St. John and Virgin islands News
Advocates at Town Hall Meeting Prefer Pot Legalization over Decriminalization
By Jamie Ward — October 25, 2013
Sen. Terrence Nelson addresses a town hall meeting on lessening marijuana possession penalties.
The 30th Legislature on Friday will discuss Sen. Terrence “Positive” Nelson’s bill that seeks to lessen the penalties for marijuana possession from imprisonment to fines.
On Thursday a town hall meeting was held to discuss the matter, and what many of those in attendance want is for the prohibition on marijuana to be lifted and for the territory to join the states of Colorado and Washington, where marijuana has now been legalized and taxed, for recreational purposes.
“I don’t understand why we have to decriminalize and why we can’t just go to legalize,” said Ariela Hayes, who has previously testified on the issue before the Senate. “We need to drop the apprehension. The time is now and I think our community will completely support this.” … read more
Senate Ponders Decriminalizing Marijuana
By Bill Kossler — October 26, 2013
Possessing up to either one or two ounces of marijuana would be decriminalized and subject to a fine of $100, with additional reductions in penalties for larger amounts, if a bill discussed in the Committee on Homeland Security, Justice and Public Safety on Friday is enacted into law.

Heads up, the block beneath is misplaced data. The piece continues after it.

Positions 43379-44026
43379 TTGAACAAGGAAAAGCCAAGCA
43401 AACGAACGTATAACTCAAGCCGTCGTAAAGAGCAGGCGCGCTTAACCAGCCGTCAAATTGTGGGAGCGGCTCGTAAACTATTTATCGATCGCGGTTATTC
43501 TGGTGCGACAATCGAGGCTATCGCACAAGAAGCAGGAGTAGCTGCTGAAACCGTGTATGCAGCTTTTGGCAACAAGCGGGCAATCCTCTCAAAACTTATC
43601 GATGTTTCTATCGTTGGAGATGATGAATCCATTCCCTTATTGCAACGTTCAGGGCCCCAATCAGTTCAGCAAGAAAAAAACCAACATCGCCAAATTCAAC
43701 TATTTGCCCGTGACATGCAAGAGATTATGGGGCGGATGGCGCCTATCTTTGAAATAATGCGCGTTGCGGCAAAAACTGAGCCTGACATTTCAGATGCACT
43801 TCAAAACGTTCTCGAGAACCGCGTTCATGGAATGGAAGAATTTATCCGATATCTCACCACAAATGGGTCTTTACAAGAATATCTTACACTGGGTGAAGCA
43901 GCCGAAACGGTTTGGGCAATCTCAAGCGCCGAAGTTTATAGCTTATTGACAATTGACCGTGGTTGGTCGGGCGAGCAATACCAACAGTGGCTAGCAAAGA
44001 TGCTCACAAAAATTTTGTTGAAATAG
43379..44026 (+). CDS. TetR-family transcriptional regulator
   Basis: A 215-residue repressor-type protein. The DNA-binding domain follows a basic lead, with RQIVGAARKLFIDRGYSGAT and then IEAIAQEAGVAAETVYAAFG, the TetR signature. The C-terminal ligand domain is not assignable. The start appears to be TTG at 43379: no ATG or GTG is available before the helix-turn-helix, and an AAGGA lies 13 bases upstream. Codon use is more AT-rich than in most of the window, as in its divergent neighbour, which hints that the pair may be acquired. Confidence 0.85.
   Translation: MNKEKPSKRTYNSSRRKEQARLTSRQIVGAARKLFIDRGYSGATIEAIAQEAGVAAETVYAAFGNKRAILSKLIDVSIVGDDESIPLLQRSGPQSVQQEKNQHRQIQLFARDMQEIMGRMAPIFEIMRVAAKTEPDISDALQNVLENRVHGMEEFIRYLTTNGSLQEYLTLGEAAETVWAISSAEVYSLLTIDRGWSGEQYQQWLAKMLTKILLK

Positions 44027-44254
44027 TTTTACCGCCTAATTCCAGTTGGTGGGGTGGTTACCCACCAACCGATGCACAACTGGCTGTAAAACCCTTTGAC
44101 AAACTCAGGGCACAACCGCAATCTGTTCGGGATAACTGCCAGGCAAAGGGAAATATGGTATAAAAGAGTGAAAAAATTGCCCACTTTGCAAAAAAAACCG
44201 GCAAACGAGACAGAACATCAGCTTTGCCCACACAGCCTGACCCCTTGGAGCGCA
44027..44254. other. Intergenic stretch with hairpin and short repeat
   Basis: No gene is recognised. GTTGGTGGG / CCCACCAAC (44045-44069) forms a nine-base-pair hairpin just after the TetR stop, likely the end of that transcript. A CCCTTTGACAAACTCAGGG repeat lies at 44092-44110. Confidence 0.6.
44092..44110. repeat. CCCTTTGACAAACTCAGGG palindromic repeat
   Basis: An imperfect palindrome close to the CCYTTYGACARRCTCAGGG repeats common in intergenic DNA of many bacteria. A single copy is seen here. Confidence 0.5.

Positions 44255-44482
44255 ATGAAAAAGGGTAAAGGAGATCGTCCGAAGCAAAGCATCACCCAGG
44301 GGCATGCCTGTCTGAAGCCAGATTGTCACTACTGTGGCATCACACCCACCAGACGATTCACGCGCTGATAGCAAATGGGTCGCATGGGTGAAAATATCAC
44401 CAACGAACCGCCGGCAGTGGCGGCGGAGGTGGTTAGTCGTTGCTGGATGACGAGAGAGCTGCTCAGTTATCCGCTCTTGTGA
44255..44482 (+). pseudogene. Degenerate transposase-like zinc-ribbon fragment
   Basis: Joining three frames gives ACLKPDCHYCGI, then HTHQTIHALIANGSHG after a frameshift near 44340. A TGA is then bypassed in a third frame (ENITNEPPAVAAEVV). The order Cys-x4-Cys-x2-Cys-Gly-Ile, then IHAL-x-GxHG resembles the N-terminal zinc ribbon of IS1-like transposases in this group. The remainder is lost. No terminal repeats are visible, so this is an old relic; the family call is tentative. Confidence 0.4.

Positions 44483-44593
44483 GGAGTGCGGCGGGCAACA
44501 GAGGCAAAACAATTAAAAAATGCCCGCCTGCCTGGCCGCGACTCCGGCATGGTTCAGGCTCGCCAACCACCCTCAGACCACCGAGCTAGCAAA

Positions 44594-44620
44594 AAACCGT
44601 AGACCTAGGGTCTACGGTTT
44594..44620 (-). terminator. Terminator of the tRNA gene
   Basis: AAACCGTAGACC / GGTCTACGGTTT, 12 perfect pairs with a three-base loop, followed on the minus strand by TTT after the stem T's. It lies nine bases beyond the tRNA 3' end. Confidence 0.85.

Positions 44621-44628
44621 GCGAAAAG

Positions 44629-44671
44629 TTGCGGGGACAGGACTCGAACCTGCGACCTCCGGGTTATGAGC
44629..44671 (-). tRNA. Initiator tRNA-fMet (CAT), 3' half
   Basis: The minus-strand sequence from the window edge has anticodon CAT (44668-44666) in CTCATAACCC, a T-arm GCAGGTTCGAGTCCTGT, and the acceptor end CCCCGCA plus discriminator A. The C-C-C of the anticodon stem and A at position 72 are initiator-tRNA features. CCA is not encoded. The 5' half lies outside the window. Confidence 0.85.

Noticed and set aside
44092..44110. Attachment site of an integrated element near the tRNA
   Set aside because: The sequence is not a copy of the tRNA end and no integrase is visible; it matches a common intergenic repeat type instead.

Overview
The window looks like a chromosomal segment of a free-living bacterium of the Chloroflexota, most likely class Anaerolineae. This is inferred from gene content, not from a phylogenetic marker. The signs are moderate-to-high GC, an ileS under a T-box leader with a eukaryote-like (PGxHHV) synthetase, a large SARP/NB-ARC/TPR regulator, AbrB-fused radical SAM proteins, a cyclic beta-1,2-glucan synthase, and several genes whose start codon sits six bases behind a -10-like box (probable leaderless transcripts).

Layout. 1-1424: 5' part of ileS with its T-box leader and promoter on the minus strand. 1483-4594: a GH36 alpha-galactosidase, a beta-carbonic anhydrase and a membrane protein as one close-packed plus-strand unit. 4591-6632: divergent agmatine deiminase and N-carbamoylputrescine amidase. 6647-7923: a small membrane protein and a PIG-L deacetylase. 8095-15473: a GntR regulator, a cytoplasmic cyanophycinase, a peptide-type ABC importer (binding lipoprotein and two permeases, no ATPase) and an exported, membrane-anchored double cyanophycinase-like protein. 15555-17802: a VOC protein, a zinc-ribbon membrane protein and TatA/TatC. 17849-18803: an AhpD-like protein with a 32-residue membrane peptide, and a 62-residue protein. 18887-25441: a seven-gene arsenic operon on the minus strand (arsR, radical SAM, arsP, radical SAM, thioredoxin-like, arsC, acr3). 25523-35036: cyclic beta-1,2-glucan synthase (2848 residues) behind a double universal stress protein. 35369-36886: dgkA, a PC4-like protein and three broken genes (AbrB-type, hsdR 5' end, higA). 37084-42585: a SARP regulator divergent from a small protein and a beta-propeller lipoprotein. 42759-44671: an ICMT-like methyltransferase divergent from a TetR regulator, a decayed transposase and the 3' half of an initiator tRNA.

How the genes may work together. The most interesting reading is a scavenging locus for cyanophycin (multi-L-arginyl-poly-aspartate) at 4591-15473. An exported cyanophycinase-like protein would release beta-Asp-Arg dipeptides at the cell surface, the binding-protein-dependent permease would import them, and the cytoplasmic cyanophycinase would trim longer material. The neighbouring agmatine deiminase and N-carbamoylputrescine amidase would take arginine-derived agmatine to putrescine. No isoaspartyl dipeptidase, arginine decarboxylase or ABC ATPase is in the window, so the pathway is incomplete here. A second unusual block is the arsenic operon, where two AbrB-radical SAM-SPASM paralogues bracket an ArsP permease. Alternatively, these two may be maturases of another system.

After taking testimony from legalization and decriminalization proponents – and from police officials and Attorney General Vincent Frazer, who opposed parts of the bill, but not decriminalization of small quantities – the committee voted to hold the bill for new amendments and more testimony.
The bill sponsored by Sen. Terrence “Positive” Nelson would make simple possession of up to two ounces a civil offense with a fine of $100. If the offender is under the age of 18, he or she would be required to complete a drug awareness program and the parents would be notified. [Bill 30-0018]
Under current V.I. law, a first offense of simple possession of marijuana and other drugs placed in the same legal category is treated as a misdemeanor carrying a potential sentence of up to one year in prison and a fine of up to $5,000. A second offense can get two years and $10,000. The penalty and nature of the crime are not tied to specific weights and volumes. The court, at its discretion, may also place a first-offense perpetrator on probation and dismiss the case and expunge the record upon successful completion of probation…. read more
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